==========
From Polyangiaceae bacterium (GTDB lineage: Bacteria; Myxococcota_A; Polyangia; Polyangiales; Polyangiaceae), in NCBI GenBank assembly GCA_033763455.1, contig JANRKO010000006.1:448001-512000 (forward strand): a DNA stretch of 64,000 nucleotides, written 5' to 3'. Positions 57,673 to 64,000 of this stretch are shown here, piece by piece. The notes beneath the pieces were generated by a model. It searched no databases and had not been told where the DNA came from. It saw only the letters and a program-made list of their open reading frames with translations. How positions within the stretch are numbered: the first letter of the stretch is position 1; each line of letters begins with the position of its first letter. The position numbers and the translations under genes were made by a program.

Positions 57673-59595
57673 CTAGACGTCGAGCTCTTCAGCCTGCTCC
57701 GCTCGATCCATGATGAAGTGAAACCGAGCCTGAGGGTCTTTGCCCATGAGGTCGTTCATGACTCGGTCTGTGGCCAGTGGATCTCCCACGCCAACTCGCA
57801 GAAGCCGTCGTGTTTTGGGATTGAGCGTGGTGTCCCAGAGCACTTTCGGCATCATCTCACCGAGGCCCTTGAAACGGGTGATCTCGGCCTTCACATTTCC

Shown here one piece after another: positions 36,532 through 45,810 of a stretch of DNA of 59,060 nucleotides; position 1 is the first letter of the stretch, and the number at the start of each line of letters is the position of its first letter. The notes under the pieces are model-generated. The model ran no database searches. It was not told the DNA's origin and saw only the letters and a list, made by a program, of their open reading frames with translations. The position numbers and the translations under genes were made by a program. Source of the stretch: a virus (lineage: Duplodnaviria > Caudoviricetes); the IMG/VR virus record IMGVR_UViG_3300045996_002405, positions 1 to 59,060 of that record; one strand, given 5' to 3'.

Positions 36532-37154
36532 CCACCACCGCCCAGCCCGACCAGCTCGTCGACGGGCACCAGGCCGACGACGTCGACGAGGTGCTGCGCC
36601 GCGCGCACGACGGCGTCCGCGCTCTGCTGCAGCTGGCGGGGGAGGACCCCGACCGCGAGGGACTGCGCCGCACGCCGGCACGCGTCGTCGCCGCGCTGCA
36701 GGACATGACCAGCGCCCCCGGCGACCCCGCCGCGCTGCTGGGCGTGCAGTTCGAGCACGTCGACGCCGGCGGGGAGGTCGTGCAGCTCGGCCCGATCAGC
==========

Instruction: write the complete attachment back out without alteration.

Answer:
From Polyangiaceae bacterium (GTDB lineage: Bacteria; Myxococcota_A; Polyangia; Polyangiales; Polyangiaceae), in NCBI GenBank assembly GCA_033763455.1, contig JANRKO010000006.1:448001-512000 (forward strand): a DNA stretch of 64,000 nucleotides, written 5' to 3'. Positions 57,673 to 64,000 of this stretch are shown here, piece by piece. The notes beneath the pieces were generated by a model. It searched no databases and had not been told where the DNA came from. It saw only the letters and a program-made list of their open reading frames with translations. How positions within the stretch are numbered: the first letter of the stretch is position 1; each line of letters begins with the position of its first letter. The position numbers and the translations under genes were made by a program.

Positions 57673-59595
57673 CTAGACGTCGAGCTCTTCAGCCTGCTCC
57701 GCTCGATCCATGATGAAGTGAAACCGAGCCTGAGGGTCTTTGCCCATGAGGTCGTTCATGACTCGGTCTGTGGCCAGTGGATCTCCCACGCCAACTCGCA
57801 GAAGCCGTCGTGTTTTGGGATTGAGCGTGGTGTCCCAGAGCACTTTCGGCATCATCTCACCGAGGCCCTTGAAACGGGTGATCTCGGCCTTCACATTTCC

Shown here one piece after another: positions 36,532 through 45,810 of a stretch of DNA of 59,060 nucleotides; position 1 is the first letter of the stretch, and the number at the start of each line of letters is the position of its first letter. The notes under the pieces are model-generated. The model ran no database searches. It was not told the DNA's origin and saw only the letters and a list, made by a program, of their open reading frames with translations. The position numbers and the translations under genes were made by a program. Source of the stretch: a virus (lineage: Duplodnaviria > Caudoviricetes); the IMG/VR virus record IMGVR_UViG_3300045996_002405, positions 1 to 59,060 of that record; one strand, given 5' to 3'.

Positions 36532-37154
36532 CCACCACCGCCCAGCCCGACCAGCTCGTCGACGGGCACCAGGCCGACGACGTCGACGAGGTGCTGCGCC
36601 GCGCGCACGACGGCGTCCGCGCTCTGCTGCAGCTGGCGGGGGAGGACCCCGACCGCGAGGGACTGCGCCGCACGCCGGCACGCGTCGTCGCCGCGCTGCA
36701 GGACATGACCAGCGCCCCCGGCGACCCCGCCGCGCTGCTGGGCGTGCAGTTCGAGCACGTCGACGCCGGCGGGGAGGTCGTGCAGCTCGGCCCGATCAGC